Ordinance meant to crack down on ‘Slumlords’ in BR could include other consequences for your home

The East Baton Rouge City-Parish's new ordinance meant to crackdown on 'Slumlords' might have other consequences.
Published: Mar. 15, 2023 at 10:48 PM CDT

BATON ROUGE, La. (WAFB) - The East Baton Rouge City-Parish’s new ordinance meant to crack down on ‘Slumlords’ might have other consequences. Like your neighbor possibly turning you in, over the condition of your home.

Now that it’s in effect, the calls to that ‘311′ number have apparently skyrocketed.

The new ordinance was supposed to give people a way, to help force landlords to keep their properties livable. But has it sort of turned into an HOA governed by the City-Parish?

RELATED: City-Parish officials looking to crackdown on ‘slumlords’ with new enforcement mechanism in BR

Many people probably love the home they live in, but what about the eye-sore next door.

“When we start showing pride in our community, it has a residual effect. When one neighbor takes care of their yard, it affects everybody else. When you take care of your home, it affects everybody else,” said Councilman Darryl Hurst, District 5.

Now there’s a way to call and complain about home issues in your neighborhood. What started out as a ‘Slumlord’ ordinance by the Metro Council, has now transformed into maintenance standards across Baton Rouge.

“Now this ordinance isn’t geared specifically towards landlord-tenant relations. It’s a generic property maintenance code that applies to all structures within the parish. But it certainly is something tenants can call if they’re having issues, and we can look into those issues,” said Blake Steiner, EBR Chief Building Official with the Department of Development.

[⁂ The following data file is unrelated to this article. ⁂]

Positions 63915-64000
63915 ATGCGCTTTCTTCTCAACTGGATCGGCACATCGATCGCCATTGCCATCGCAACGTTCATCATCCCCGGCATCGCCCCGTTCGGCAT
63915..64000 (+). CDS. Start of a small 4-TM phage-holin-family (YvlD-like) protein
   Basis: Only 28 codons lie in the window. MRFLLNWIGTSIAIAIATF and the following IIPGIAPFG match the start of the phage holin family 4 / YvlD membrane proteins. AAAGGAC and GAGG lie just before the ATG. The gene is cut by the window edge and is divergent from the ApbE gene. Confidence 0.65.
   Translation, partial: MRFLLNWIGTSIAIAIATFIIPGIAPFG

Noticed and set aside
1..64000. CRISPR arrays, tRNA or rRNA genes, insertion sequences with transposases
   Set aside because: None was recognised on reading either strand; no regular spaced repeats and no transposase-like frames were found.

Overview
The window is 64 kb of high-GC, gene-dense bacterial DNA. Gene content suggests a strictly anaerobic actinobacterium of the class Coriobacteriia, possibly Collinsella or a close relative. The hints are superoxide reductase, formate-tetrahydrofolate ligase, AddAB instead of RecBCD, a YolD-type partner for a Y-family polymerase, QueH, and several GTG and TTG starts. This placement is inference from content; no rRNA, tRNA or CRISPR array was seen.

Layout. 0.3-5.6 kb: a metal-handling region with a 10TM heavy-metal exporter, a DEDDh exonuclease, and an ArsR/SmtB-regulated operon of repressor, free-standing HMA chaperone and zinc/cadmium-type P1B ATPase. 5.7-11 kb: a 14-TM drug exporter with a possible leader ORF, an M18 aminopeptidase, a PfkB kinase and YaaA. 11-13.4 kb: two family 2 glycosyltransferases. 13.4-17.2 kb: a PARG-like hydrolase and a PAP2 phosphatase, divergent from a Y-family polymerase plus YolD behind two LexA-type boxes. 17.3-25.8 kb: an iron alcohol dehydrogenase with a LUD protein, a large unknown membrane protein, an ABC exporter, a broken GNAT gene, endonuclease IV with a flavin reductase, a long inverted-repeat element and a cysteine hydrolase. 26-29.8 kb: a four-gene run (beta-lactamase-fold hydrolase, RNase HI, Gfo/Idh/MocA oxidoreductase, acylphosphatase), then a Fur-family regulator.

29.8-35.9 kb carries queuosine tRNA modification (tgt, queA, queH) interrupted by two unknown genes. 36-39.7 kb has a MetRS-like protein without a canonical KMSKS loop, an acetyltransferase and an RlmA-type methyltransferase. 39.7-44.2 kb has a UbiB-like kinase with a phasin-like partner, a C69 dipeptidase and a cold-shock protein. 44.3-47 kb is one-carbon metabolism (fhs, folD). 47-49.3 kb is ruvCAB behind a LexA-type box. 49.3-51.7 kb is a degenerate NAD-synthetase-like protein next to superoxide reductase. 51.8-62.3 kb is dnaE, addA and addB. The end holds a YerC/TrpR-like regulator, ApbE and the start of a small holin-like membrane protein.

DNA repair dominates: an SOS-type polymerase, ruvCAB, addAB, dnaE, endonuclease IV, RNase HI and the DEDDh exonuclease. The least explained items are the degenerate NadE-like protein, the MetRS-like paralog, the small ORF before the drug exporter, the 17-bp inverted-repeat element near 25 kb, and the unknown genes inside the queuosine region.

“Any home in any neighborhood across the parish that’s governed by the Department of Development has to maintain their home at the standard to which it was built,” said Councilman Hurst.

Things like holes in your roof or windows, or sewage coming onto your property caused by your neighbor, can now be reported to the City-Parish through that 311 number.

“We’ve never had a mechanism kind of in between, that would allow us to have the homes fixed, and force them to be repaired to a certain standard and now we do. So, we can prevent blight from happening by enforcing a maintenance code,” said Councilman Hurst.

But that 311 request for service number has been a pain to actually get through to someone in the past.

In fact, officials with the City-Parish say they were facing a huge backlog of 3500 complaints back in October of last year.

But now, they are apparently all caught up.

“Now, 311 complaints are being investigated almost in real time, within 7 business days,” said Steiner.

If you’re a tenant or a homeowner and you call that 311 number, and City-Parish officials eventually come out to inspect your issue and find your complaint to be valid, the folks responsible could be fined up to $500 bucks and have to take it up in court.

“The Administrative Court, which manages blight, condemnations, and other issues that are similar,” said Councilman Hurst.

Officials are hopeful this will help beautify the city, instead of just a complete condemnation of a structure.

“And so, our goal is just to say, hey we’re not trying to hurt your business, we want to have a great city where we can live, work and play in. And this maintenance code change is going to help us do that,” said Councilman Hurst.

People are able to call that 311 number http://311.brla.gov/ to request services at any time of the day, and it should be answered by the Call Center.

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